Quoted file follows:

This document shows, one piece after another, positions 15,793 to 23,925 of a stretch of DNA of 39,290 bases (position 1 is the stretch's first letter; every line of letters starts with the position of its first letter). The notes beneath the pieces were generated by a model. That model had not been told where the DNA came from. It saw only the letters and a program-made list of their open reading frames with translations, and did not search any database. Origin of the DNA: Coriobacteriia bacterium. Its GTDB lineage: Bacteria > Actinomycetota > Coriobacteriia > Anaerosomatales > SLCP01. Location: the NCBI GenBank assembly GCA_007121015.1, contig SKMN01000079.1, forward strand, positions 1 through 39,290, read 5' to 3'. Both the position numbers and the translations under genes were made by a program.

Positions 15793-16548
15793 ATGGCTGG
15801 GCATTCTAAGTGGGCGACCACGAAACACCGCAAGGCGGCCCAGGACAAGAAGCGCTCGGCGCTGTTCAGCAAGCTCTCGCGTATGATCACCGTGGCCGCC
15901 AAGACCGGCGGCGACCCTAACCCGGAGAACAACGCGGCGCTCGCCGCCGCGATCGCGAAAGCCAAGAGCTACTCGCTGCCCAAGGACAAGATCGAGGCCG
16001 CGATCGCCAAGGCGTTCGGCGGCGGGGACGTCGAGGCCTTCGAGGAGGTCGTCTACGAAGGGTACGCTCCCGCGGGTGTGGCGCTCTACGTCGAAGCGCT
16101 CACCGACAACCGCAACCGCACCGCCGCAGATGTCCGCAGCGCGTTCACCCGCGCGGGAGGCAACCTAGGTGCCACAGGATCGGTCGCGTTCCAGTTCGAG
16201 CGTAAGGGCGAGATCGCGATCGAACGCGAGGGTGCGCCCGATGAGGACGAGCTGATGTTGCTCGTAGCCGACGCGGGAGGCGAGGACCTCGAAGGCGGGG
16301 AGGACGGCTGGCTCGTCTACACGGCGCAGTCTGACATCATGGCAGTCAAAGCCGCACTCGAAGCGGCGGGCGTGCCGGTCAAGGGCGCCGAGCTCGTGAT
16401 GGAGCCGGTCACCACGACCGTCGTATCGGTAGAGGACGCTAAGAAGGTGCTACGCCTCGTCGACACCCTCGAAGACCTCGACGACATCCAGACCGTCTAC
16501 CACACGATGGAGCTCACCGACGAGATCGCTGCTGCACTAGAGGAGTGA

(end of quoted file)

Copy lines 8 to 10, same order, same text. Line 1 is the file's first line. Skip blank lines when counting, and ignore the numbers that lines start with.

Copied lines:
16201 CGTAAGGGCGAGATCGCGATCGAACGCGAGGGTGCGCCCGATGAGGACGAGCTGATGTTGCTCGTAGCCGACGCGGGAGGCGAGGACCTCGAAGGCGGGG
16301 AGGACGGCTGGCTCGTCTACACGGCGCAGTCTGACATCATGGCAGTCAAAGCCGCACTCGAAGCGGCGGGCGTGCCGGTCAAGGGCGCCGAGCTCGTGAT
16401 GGAGCCGGTCACCACGACCGTCGTATCGGTAGAGGACGCTAAGAAGGTGCTACGCCTCGTCGACACCCTCGAAGACCTCGACGACATCCAGACCGTCTAC